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Create an Active Directory 'Appliance' with Windows Server 2012

Look closely the next time you install Windows Server 2012. You'll notice a subtle wording change in Windows Setup where you're asked to select the OS you want to install. This release's default OS is Windows Server 2012 (Server Core Installation). One must consciously take the action and change that selection to its alternative: Windows Server 2012 (Server with a GUI).

Curious about this new and somewhat-leading verbiage, I cornered Microsoft Distinguished Engineer and Lead Architect for Windows Server and System Center Jeffrey Snover to inquire about the change. "Server Core is our recommended configuration, and so we wanted people [with Windows Server 2012] to have to make a conscious decision not to install it," he told me.

So "not" installing Server Core now requires a conscious rejection, eh? That's a subtle and gutsy move for Microsoft. It's also a smart one. Server Core offers a smaller attack surface, reduced resource requirements, and diminished support for the kinds of apps one really shouldn't install onto servers such as domain controllers.

These servers have long served a specific and often single purpose in Windows environments. It only makes sense that we begin treating them like the appliances they are. If you view them alongside all the other appliances, you might just think about getting over your Server Core wariness.

Deploy That Appliance!
Deploying DCs has long been a nuisance. But Windows Server 2012 changes things with its remote-friendly Server Manager. Active Directory Domain Services (AD DS) deployments in Windows Server 2012 are now fully remoteable via both the Server Manager GUI and the Windows PowerShell command line. Both are useful features for a Server Core OS that's almost entirely UI-free.

Provisioning the first DC in a domain is a task that generally requires interactivity. It was deploying the next two, three or three dozen that -- in the past -- required too much manual effort just to configure a few settings. DCs by design are intended to be mirror images of each other, or "clones," if you will. That said, until now the virtual environment activity we think of as "cloning" hasn't been an option.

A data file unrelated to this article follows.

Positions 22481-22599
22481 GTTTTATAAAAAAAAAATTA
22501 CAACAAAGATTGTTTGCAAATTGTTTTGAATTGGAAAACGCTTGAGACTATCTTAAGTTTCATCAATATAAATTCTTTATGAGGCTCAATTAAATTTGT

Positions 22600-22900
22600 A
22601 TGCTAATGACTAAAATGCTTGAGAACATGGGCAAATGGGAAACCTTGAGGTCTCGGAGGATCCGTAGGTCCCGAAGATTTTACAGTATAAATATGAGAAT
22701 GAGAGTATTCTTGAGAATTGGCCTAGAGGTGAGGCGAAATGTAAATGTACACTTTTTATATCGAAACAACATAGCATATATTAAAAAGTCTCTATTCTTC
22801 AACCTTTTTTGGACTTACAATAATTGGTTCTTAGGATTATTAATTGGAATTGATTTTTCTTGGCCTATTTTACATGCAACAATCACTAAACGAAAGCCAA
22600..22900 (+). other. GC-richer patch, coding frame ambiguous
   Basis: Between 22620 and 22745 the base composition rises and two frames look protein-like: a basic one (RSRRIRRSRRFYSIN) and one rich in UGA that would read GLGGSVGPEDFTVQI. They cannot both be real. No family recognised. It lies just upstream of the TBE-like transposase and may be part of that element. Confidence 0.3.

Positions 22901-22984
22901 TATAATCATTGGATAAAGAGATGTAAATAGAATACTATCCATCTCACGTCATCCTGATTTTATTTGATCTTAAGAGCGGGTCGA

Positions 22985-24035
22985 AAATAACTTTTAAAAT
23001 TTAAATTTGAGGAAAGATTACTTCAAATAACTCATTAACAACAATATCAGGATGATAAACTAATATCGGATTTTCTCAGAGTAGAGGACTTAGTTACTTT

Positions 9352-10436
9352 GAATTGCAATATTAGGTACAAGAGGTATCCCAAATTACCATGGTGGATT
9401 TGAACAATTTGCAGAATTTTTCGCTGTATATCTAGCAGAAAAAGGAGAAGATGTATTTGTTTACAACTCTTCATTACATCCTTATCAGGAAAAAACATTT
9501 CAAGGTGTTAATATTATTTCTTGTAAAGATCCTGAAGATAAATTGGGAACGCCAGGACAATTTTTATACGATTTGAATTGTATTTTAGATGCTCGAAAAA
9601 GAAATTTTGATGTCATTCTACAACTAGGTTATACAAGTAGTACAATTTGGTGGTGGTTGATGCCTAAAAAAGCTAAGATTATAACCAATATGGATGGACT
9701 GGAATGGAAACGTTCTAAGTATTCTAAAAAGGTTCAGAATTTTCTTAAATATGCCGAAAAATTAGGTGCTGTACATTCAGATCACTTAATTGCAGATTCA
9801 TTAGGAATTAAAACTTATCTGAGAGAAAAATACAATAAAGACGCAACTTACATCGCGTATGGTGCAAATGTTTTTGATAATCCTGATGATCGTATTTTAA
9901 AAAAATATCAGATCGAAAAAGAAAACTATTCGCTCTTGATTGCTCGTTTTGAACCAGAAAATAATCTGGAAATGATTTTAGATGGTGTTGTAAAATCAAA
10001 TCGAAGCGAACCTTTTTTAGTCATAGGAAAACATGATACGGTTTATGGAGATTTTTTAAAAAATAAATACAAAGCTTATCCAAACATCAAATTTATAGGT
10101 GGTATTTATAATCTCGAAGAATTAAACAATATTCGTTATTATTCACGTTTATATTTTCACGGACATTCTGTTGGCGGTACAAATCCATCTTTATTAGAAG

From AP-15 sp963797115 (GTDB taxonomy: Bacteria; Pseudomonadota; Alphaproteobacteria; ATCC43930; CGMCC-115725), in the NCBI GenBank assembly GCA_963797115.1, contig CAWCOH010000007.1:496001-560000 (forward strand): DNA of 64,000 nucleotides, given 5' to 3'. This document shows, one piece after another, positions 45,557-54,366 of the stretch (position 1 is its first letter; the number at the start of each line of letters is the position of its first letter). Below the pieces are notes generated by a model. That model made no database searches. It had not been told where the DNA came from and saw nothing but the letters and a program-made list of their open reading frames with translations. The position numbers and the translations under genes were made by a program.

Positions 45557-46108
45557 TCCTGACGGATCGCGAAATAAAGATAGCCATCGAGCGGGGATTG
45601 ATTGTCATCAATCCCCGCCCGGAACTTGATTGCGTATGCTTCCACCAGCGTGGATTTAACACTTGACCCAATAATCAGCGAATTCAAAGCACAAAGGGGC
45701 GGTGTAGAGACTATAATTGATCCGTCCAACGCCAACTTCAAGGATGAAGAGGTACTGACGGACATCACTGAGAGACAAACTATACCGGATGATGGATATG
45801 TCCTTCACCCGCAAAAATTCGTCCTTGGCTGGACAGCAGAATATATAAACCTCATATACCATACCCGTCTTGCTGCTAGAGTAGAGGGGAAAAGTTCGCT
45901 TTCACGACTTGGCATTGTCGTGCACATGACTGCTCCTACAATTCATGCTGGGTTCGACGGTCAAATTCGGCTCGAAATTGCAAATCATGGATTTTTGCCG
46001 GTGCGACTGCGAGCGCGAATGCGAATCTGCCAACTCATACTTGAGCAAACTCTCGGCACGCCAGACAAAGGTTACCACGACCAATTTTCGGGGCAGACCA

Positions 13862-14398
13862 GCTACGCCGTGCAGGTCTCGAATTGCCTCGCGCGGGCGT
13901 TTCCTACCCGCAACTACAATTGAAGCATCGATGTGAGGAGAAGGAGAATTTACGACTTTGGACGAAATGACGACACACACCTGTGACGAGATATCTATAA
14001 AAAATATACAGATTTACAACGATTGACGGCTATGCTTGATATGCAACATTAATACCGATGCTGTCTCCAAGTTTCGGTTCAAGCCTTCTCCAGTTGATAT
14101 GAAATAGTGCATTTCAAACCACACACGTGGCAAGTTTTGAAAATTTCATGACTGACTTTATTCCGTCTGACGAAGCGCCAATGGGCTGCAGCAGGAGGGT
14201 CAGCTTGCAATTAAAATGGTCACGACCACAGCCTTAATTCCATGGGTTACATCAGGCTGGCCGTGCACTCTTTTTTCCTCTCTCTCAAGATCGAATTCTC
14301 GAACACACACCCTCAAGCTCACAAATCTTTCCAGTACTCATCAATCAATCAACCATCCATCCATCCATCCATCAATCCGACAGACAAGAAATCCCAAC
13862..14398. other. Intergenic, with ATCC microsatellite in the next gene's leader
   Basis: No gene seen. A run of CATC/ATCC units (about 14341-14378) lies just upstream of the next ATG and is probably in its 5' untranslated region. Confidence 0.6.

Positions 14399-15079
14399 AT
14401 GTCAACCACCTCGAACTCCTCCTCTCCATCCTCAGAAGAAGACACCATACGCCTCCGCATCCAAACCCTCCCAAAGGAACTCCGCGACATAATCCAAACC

Virtual Domain Controller Cloning in Windows Server 2012 removes that limitation. Source DCs can now be added to a new Cloneable Domain Controllers group and then cloned by your favorite hypervisor. DCs must first be outfitted with a special configuration file, DCCloneConfig.xml, which can either be created manually or via the New-ADDCCloneConfig Windows PowerShell cmdlet.

Windows Server 2012 supports "Virtualization-Safe Technology." DCs in Windows Server 2012 now detect when a previous snapshot is being applied and will take action to protect AD from corruption. The feature is facilitated by the new VM-GenerationID, which detects and employs the necessary safety measures. Note your hypervisor platform must also support VM-GenerationID for these protections to work.

Manage That Appliance
Many IT pros in the past shunned Server Core due to worries about day-to-day management tools. Too often, AD management happened exclusively on the console of the provisioned DC. Microsoft furthers its nudge toward the DC-as-appliance with new and enhanced remote management tools.

Windows desktops get a new GUI for the AD Recycle Bin and for configuring Fine-Grained Password Policy, while the AD Administrative Center adds a Windows PowerShell history viewer. Combine this new graphical exposure with the improved Windows PowerShell experience in AD, and the notion of remote management for the AD appliance grows ever more approachable.

Admittedly, not every server might be a Server Core candidate, but a large and growing number are. For those -- such as DCs -- that fit, Windows Server 2012 offers a perfect opportunity to get your appliance on.

About the Author

Greg Shields is Author Evangelist with PluralSight, and is a globally-recognized expert on systems management, virtualization, and cloud technologies. A multiple-year recipient of the Microsoft MVP, VMware vExpert, and Citrix CTP awards, Greg is a contributing editor for Redmond Magazine and Virtualization Review Magazine, and is a frequent speaker at IT conferences worldwide. Reach him on Twitter at @concentratedgreg.


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